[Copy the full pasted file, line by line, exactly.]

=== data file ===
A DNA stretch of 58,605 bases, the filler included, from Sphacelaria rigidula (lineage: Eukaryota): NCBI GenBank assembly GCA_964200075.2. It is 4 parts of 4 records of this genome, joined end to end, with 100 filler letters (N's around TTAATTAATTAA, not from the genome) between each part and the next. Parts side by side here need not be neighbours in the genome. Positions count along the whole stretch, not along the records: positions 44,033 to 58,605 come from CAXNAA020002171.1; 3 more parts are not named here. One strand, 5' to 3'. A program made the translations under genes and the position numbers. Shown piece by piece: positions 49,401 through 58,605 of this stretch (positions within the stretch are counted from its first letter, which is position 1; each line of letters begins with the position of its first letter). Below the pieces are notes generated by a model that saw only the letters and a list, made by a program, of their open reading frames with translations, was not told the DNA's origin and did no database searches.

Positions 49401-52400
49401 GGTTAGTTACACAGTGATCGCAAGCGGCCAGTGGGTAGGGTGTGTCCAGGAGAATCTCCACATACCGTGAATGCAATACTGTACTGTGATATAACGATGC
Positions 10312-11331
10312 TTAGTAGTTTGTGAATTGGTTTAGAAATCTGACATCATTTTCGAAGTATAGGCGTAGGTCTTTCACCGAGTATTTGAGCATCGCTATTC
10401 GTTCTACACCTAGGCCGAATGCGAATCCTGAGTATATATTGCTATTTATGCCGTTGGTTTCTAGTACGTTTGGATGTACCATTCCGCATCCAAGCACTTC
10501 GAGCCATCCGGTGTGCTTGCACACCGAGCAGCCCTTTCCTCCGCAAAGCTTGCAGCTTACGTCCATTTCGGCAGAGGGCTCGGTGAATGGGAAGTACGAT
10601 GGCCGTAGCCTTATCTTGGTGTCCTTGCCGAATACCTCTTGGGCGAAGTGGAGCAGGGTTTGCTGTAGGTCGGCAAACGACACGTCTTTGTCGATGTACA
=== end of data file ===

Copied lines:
A DNA stretch of 58,605 bases, the filler included, from Sphacelaria rigidula (lineage: Eukaryota): NCBI GenBank assembly GCA_964200075.2. It is 4 parts of 4 records of this genome, joined end to end, with 100 filler letters (N's around TTAATTAATTAA, not from the genome) between each part and the next. Parts side by side here need not be neighbours in the genome. Positions count along the whole stretch, not along the records: positions 44,033 to 58,605 come from CAXNAA020002171.1; 3 more parts are not named here. One strand, 5' to 3'. A program made the translations under genes and the position numbers. Shown piece by piece: positions 49,401 through 58,605 of this stretch (positions within the stretch are counted from its first letter, which is position 1; each line of letters begins with the position of its first letter). Below the pieces are notes generated by a model that saw only the letters and a list, made by a program, of their open reading frames with translations, was not told the DNA's origin and did no database searches.

Positions 49401-52400
49401 GGTTAGTTACACAGTGATCGCAAGCGGCCAGTGGGTAGGGTGTGTCCAGGAGAATCTCCACATACCGTGAATGCAATACTGTACTGTGATATAACGATGC
Positions 10312-11331
10312 TTAGTAGTTTGTGAATTGGTTTAGAAATCTGACATCATTTTCGAAGTATAGGCGTAGGTCTTTCACCGAGTATTTGAGCATCGCTATTC
10401 GTTCTACACCTAGGCCGAATGCGAATCCTGAGTATATATTGCTATTTATGCCGTTGGTTTCTAGTACGTTTGGATGTACCATTCCGCATCCAAGCACTTC
10501 GAGCCATCCGGTGTGCTTGCACACCGAGCAGCCCTTTCCTCCGCAAAGCTTGCAGCTTACGTCCATTTCGGCAGAGGGCTCGGTGAATGGGAAGTACGAT
10601 GGCCGTAGCCTTATCTTGGTGTCCTTGCCGAATACCTCTTGGGCGAAGTGGAGCAGGGTTTGCTGTAGGTCGGCAAACGACACGTCTTTGTCGATGTACA